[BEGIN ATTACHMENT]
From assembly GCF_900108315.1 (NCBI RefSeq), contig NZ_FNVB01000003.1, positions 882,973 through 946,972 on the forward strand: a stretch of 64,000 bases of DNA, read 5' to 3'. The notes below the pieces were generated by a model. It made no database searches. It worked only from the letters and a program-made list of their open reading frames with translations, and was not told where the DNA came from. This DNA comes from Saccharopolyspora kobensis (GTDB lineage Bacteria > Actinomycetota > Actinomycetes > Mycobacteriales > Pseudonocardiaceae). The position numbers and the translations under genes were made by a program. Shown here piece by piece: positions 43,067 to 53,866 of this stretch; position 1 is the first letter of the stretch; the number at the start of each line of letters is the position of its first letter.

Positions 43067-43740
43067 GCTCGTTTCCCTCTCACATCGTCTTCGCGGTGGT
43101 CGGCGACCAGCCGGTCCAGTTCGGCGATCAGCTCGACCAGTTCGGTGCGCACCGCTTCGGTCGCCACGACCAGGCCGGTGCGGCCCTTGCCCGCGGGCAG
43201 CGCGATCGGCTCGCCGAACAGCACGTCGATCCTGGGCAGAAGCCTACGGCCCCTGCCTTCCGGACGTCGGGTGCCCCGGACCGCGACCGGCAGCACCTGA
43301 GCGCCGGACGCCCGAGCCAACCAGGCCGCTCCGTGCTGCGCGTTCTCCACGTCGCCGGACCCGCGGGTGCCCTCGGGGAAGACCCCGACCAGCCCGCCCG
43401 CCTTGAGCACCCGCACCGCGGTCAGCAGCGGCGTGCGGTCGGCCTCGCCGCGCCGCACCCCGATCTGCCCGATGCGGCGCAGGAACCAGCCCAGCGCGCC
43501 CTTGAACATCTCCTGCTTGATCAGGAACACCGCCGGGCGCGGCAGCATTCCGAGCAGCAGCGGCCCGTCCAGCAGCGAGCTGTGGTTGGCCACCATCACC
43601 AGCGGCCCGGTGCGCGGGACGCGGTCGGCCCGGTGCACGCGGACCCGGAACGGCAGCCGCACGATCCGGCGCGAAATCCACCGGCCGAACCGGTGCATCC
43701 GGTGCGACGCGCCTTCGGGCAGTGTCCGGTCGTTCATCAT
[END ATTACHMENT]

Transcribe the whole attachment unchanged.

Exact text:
From assembly GCF_900108315.1 (NCBI RefSeq), contig NZ_FNVB01000003.1, positions 882,973 through 946,972 on the forward strand: a stretch of 64,000 bases of DNA, read 5' to 3'. The notes below the pieces were generated by a model. It made no database searches. It worked only from the letters and a program-made list of their open reading frames with translations, and was not told where the DNA came from. This DNA comes from Saccharopolyspora kobensis (GTDB lineage Bacteria > Actinomycetota > Actinomycetes > Mycobacteriales > Pseudonocardiaceae). The position numbers and the translations under genes were made by a program. Shown here piece by piece: positions 43,067 to 53,866 of this stretch; position 1 is the first letter of the stretch; the number at the start of each line of letters is the position of its first letter.

Positions 43067-43740
43067 GCTCGTTTCCCTCTCACATCGTCTTCGCGGTGGT
43101 CGGCGACCAGCCGGTCCAGTTCGGCGATCAGCTCGACCAGTTCGGTGCGCACCGCTTCGGTCGCCACGACCAGGCCGGTGCGGCCCTTGCCCGCGGGCAG
43201 CGCGATCGGCTCGCCGAACAGCACGTCGATCCTGGGCAGAAGCCTACGGCCCCTGCCTTCCGGACGTCGGGTGCCCCGGACCGCGACCGGCAGCACCTGA
43301 GCGCCGGACGCCCGAGCCAACCAGGCCGCTCCGTGCTGCGCGTTCTCCACGTCGCCGGACCCGCGGGTGCCCTCGGGGAAGACCCCGACCAGCCCGCCCG
43401 CCTTGAGCACCCGCACCGCGGTCAGCAGCGGCGTGCGGTCGGCCTCGCCGCGCCGCACCCCGATCTGCCCGATGCGGCGCAGGAACCAGCCCAGCGCGCC
43501 CTTGAACATCTCCTGCTTGATCAGGAACACCGCCGGGCGCGGCAGCATTCCGAGCAGCAGCGGCCCGTCCAGCAGCGAGCTGTGGTTGGCCACCATCACC
43601 AGCGGCCCGGTGCGCGGGACGCGGTCGGCCCGGTGCACGCGGACCCGGAACGGCAGCCGCACGATCCGGCGCGAAATCCACCGGCCGAACCGGTGCATCC
43701 GGTGCGACGCGCCTTCGGGCAGTGTCCGGTCGTTCATCAT